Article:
Students are not accessories, apples, or sneakers, but as communities seek to help kids do better, they can employ the same data management techniques that big merchandisers use to see what’s hot, what’s not and to decide what do to about it.
For me, well into Day Two of the Strive national cradle to career network convening in Milwaukee, that was a key takeaway during this morning’s plenary featuring Target’s Reba Dominski.
Dominski, now director of community relations, was responsible for improving the sale of Target merchandise by acting on real-time data during her 15 years as a buyer there. And today, as its director of community relations, she’s making a strong case about why the prescriptive use of data is so important to help kids.
The big theme of this year’s convening is about using data to improve rather than prove. More than 400 people from 70 communities here are serious about this work, and are developing some impressive strategies using data to improve the human condition in their own back yard.
To cite two strong examples: In Portland, All Hands Raised, the backbone organization for Portland and Multnomah County’s collective impact partnership, is using data about historic discrepancies around racial education inequalities in their community. With data in hand, they chose the elimination of racial disparities as its number one priority and launched a community collaborative on this topic in partnership with the Coalition of Communities of Color.
They will craft a comprehensive strategy to right the wrongs they see, including increasing graduation rates of students of color. This will have a lasting impact on education, poverty and overall well-being in their community.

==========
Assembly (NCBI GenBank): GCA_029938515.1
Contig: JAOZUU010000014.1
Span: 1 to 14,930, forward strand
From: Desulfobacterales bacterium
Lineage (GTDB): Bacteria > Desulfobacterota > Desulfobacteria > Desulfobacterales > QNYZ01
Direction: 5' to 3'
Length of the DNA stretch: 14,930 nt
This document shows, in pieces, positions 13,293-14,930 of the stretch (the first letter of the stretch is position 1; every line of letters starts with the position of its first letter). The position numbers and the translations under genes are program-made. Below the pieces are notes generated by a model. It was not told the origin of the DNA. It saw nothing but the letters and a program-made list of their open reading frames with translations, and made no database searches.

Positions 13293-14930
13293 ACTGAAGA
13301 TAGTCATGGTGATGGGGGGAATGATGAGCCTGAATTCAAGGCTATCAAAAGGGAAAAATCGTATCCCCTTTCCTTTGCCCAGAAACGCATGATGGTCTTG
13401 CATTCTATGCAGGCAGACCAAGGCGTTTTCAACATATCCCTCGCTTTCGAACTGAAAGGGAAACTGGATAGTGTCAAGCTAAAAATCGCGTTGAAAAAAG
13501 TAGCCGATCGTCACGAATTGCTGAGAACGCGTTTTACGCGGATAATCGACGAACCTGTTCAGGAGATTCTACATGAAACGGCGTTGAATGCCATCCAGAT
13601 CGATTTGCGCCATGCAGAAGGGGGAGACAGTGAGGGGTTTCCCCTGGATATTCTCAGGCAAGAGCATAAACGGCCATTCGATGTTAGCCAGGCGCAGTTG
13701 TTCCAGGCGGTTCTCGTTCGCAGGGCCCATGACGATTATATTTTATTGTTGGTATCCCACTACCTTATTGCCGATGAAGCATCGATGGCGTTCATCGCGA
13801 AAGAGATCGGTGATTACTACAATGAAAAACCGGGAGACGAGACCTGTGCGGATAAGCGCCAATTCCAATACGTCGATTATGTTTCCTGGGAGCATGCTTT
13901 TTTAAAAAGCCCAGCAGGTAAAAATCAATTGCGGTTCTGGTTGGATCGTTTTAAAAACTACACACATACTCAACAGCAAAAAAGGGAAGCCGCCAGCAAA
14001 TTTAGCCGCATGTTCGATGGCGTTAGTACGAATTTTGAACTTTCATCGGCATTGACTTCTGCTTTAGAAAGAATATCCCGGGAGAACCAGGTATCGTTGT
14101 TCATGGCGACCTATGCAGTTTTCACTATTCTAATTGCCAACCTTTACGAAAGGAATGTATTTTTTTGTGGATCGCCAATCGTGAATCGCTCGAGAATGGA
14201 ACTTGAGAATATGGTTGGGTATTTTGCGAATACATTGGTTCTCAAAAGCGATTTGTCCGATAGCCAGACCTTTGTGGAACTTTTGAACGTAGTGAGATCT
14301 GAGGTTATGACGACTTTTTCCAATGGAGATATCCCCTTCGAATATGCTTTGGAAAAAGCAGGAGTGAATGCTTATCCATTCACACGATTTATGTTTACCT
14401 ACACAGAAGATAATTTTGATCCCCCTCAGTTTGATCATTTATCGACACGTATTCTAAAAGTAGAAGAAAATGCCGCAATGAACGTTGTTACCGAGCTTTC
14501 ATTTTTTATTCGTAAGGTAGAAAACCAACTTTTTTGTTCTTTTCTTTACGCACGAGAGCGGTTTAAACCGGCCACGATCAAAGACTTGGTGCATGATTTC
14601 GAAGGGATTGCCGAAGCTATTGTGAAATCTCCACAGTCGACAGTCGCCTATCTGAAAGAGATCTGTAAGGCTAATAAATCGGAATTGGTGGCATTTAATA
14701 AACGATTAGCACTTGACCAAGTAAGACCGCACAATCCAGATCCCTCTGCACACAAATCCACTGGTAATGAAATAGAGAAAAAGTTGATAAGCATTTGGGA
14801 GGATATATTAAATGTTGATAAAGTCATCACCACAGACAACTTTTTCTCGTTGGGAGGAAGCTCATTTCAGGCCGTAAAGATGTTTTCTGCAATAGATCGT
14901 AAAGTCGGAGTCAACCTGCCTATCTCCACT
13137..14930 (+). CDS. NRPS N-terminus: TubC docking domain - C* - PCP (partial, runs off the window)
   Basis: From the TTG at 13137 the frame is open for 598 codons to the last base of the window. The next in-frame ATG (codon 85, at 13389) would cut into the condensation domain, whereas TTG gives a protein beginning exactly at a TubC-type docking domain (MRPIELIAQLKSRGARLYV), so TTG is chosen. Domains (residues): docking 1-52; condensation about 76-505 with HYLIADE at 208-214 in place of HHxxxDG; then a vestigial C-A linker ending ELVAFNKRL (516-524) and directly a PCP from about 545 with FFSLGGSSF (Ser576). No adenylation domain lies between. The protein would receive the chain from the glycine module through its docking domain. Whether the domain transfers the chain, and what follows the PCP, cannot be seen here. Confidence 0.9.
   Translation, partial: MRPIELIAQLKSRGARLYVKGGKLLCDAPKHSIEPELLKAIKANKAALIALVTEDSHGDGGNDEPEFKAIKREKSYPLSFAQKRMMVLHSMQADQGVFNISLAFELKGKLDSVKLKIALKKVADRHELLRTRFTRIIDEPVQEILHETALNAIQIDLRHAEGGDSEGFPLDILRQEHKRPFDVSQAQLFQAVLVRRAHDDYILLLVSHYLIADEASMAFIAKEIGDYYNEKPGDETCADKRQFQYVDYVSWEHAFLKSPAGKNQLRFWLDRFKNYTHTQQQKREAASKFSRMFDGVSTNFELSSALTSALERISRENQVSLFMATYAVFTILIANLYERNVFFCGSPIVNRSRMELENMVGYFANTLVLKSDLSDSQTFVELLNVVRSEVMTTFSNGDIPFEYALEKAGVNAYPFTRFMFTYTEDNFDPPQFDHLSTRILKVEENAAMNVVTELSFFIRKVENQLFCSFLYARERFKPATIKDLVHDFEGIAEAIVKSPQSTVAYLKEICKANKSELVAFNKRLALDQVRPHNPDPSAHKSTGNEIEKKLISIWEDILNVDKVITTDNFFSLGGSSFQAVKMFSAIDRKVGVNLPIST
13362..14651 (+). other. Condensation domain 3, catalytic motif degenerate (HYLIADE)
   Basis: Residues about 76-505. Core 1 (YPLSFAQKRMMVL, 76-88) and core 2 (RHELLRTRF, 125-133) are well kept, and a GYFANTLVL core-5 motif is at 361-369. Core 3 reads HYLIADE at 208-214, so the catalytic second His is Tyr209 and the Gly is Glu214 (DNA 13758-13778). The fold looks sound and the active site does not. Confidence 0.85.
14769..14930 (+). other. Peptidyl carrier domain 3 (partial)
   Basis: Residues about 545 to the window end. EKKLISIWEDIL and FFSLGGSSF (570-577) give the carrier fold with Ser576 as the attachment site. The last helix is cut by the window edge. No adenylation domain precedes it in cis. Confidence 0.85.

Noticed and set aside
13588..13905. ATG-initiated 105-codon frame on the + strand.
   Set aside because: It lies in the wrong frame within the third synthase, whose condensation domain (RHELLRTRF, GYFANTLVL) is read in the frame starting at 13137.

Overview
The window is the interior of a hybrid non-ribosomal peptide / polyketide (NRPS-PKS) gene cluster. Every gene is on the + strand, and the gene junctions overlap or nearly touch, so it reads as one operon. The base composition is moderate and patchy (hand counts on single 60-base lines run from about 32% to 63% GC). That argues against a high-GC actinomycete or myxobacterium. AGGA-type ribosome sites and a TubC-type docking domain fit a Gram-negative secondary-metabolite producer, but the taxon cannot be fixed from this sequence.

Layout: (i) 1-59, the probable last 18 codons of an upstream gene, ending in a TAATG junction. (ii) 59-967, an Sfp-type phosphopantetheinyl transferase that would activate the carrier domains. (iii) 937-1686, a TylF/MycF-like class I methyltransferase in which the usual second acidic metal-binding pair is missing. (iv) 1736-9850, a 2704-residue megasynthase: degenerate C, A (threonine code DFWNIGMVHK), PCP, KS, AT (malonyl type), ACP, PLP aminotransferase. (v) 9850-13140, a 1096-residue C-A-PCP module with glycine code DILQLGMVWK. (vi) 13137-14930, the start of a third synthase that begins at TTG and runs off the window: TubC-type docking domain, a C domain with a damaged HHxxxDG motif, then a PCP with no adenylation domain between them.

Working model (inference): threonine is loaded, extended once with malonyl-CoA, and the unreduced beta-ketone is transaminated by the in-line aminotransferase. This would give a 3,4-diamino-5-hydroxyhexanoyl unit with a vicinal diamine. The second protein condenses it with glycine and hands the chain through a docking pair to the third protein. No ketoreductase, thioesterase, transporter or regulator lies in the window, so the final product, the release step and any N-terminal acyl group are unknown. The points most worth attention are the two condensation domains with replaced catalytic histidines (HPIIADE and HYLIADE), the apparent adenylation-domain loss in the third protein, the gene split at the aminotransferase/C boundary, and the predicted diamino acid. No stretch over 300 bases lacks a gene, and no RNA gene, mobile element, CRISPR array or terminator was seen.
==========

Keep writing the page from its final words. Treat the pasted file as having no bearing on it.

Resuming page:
In San Antonio, when budget cuts impacted busing there, the P16Plus Council of Greater Baxar County data that showed Pre-K through First Grade kids who lived outside of the two-mile reach of bus service began to be chronically absent. Parents with no transportation began to keep their kids at home. This cost the school district millions of dollars in education support, and had the potential for grave long-term harm for kids in their most important stage of learning.
The solution: Smaller buses to pick up kids and even a roving bus, featuring a collection of walkers gathering up kids along the way and escorting them to school.
This is really cool stuff, and it’s fun to see communities all over the United States here getting great ideas and making decisions about how they will use data to support kids every step of the way, from cradle to career.
To read more from the convening, check our my colleagues’ posts. Matt Williams writes about the power of data interpreted correctly (ask Aaron Rodgers), and Jamie Berg wrote a strong overview of Day One of the convening.